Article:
This thought is quite applicable to the very trust now under consideration. The flexibility inherent in this approach and, indeed, in article Tenth of the present will, undoubtedly makes it more feasible to meet trust problems than any fixed and rigid plan.

I cannot find any helpful precedents projecting this view in any of the jurisdictions in the United States, but there is an English case which offers some assistance. ( Matter of Sayer Trust, 3 All E.R. 600, Ch. Div. [1956].) The settlor there had established a trust under which the trustees, consisting of a committee of management, were granted discretionary power to make payments, where it decided that assistance was merited, out of the fund, by way of annuity for life or for a term of years or other period or lump sum grants in each individual case to the following persons: to present employees; to former employees; to infant children or other infant dependents of such employees or ex-employees; and to other dependent relatives of such employees or ex-employees, including their widows. It appeared from the evidence that, due to a large labor turnover, the company had been unable to keep a record of its employees. Upon resolving the validity of this aspect of the trust, the court held that the power to distribute the income of the fund was not void for uncertainty because, although the whole class of beneficiaries could not be ascertained at any given time, it was not impossible in any given case for the committee or the court to decide whether any person was a "dependent" or a "dependent relative" or an "employee" or "ex-employee" of the company. In the absence of any exercise of the power by the trustees, the court held that the law would imply a resulting trust in favor of the settlor.

Similarly, in the case at bar, it is not impossible for the plaintiff or the court in a given case to decide whether the person is related by blood to the testatrix or her husband to the 10th degree, or whether that person is incurably ill or in need. I do not perceive such discretionary powers to be mere "powers collateral" or devoid of any legal duty as the plaintiff suggests. Quite the contrary, I hold that the plaintiff remains throughout under a duty to consider each case, to decide whether and how much to distribute, to do so in good faith, and to place its own interests with respect to the income second to that of the sick or needy relatives, who by the testatrix's own definition, and, with the plaintiff's assent by accepting the trust corpus, have "first call" on the income thereof.

As stated by JESSEL, M.R., in Tempest v. Lord Comoys (21 L.R. Ch. D. 571, 578 [C.A. 1882]): "It is very important that the law of the Court on this subject should be understood. It is settled law that when a testator has given a pure discretion to trustees as to the exercise of a power, the Court does not enforce the exercise of the power against the wish of the trustees, but it does prevent them from exercising it improperly. The Court says that the power, if exercised at all, is to be properly exercised. * * * But in all cases where there is a trust or duty coupled with the power the Court will then compel the trustees to carry it out in a proper manner and within a reasonable time."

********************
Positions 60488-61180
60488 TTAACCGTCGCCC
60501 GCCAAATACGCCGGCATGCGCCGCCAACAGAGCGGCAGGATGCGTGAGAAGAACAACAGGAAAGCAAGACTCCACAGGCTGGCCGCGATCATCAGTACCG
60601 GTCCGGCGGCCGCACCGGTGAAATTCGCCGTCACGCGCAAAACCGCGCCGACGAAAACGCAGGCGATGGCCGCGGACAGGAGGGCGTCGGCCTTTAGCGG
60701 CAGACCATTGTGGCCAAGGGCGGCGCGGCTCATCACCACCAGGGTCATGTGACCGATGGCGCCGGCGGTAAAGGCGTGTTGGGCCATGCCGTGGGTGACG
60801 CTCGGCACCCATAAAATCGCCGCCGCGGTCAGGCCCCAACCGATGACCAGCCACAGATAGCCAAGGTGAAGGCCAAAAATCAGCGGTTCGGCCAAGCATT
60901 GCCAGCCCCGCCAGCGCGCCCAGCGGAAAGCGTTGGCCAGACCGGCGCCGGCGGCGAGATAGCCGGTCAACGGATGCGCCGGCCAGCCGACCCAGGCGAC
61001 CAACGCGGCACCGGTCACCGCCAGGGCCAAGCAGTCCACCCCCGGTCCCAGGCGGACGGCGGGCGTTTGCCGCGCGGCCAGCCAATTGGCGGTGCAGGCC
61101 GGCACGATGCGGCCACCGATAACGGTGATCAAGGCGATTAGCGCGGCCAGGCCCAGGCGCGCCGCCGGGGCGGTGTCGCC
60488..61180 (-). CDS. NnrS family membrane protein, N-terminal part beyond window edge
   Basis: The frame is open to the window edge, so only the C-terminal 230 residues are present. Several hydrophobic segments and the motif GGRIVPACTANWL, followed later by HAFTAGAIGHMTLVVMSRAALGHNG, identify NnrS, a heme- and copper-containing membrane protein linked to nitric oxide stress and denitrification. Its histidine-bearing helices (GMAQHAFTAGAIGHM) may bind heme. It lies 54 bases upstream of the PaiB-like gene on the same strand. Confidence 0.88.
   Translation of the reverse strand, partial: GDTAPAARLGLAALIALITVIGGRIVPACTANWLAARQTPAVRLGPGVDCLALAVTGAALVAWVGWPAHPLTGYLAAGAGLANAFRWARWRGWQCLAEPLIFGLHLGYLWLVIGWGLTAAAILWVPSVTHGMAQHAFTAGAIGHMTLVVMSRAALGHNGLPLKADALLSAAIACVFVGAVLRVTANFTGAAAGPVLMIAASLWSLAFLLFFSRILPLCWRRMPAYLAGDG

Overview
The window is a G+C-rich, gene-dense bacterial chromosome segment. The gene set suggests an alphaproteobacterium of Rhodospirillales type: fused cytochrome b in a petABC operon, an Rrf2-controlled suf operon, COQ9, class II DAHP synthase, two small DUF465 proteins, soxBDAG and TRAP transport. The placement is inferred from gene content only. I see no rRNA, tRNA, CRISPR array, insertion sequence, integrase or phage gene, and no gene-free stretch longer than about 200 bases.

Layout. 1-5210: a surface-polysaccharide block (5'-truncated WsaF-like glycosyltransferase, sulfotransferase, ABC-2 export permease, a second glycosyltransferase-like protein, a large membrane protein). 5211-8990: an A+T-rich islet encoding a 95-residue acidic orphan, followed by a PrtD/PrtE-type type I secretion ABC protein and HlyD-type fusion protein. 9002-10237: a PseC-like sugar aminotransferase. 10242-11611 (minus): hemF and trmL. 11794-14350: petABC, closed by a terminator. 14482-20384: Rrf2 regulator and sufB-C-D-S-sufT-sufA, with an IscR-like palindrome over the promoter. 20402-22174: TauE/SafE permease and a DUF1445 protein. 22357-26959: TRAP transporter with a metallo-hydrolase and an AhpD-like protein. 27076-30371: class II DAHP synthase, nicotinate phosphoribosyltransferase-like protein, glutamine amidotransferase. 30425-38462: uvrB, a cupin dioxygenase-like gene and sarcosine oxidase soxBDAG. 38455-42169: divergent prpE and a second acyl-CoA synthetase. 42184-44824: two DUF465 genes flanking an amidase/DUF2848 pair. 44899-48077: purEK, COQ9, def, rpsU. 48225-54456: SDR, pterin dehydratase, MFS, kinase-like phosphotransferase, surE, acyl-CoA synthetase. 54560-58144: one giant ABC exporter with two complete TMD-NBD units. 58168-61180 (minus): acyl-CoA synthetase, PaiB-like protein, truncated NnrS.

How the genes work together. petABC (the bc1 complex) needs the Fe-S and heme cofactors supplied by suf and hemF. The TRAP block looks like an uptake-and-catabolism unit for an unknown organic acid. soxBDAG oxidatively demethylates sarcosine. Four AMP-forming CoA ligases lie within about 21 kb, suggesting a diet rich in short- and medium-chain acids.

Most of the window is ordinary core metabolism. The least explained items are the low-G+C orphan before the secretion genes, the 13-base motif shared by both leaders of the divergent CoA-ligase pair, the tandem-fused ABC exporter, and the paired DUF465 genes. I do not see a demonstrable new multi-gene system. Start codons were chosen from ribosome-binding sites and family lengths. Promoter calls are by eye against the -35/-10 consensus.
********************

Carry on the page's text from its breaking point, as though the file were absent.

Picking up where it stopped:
And in Matter of Cawthrope (26 Ont. Week. Rep. 762, 767; 3 A.L.R. 300 [1914], supra) the court characterized the bequest as "a gift which [it] would carry into effect if the executors failed to exercise their power * * * but which the court would not interfere with if the executors in good faith, and uninfluenced by improper motive, exercise, within a reasonable time, their power over it."

So, in the case of Litcher v. Trust Co. of New Jersey ( 11 N.J. 64, 81, supra) the court said: "Where the powers are coupled with trust or duty the court will enforce a proper and timely exercise thereof."


The sum of what I have held thus far is that — under the law of New Jersey, the State of the applicable domicile — the challenged bequest is valid, and — under that law, too — a valid trust has been established by that bequest (both in respect of the categorized relatives of the testatrix and of the named charitable trustee), and — under that law, as well — the rights and duties of the respective parties have been delineated, in consonance with what I have concluded the courts of New Jersey would themselves determine.

The guardian ad litem — as I have hereinbefore indicated — has stated that his assumption is that it is New York law that should be applied, arguing that, "by general acceptance, the law of the place of administration and of the state of incorporation of the charitable legatee governs the validity and construction of the gift, certainly if necessary to do so in order to uphold it, and certainly too where those to be benefitted are by no means limited to the 'community' where the will was probated (5 Scott on Trusts, 3d ed., §§ 592-596; and see Guaranty Trust Co. of New York v. Catholic Charities, Archdiocese of New York, 141 N.J. Eq. 170, citing New York decisions; Manley v. Fiske, 66 Misc. 388, 139 App. Div. 665; 201 N.Y. 546.)"

If I read aright section 47 of the Decedent Estate Law of the State of New York (see section III of this opinion, supra), the mechanics of the judicial process would, in this case, involve (as I have proceeded) an initial approach towards the law of the place of the domicile; and if — under that law — the bequest attacked can be sustained, the trusts upheld, and the testatrix's intentions carried out and fairly implemented, then it is the law of the State of the domicile that is applicable; and, by consequence, I need not concern myself with the state of the law on the subject of the State of testamentary administration and the State of incorporation of the trustee.

As a result, I do not deem it needful or useful to indicate here my views as to whether or not the assumption of the guardian is warranted, his argument persuasive, or his citations apposite.

Suffice it to say that I have not been presented with — nor have I independently found — any authoritative precedent in New York contrary to my several determinations herein. And thus do I end this odyssey by formally stating that:


This opinion, specifying as it does the appropriate findings of fact and conclusions of law, is the decision of the court (CPLR 4213). Accordingly, settle judgment in favor of the plaintiff.

Summaries of

Ministers Baptist Convention v. McKay

Supreme Court, Trial Term, New York County
May 27, 1970
64 Misc. 2d 231 (N.Y. Sup. Ct. 1970)
Case details for

Ministers Baptist Convention v. McKay

Case Details


Court:Supreme Court, Trial Term, New York County

Date published: May 27, 1970


64 Misc. 2d 231 (N.Y. Sup. Ct. 1970)
315 N.Y.S.2d 549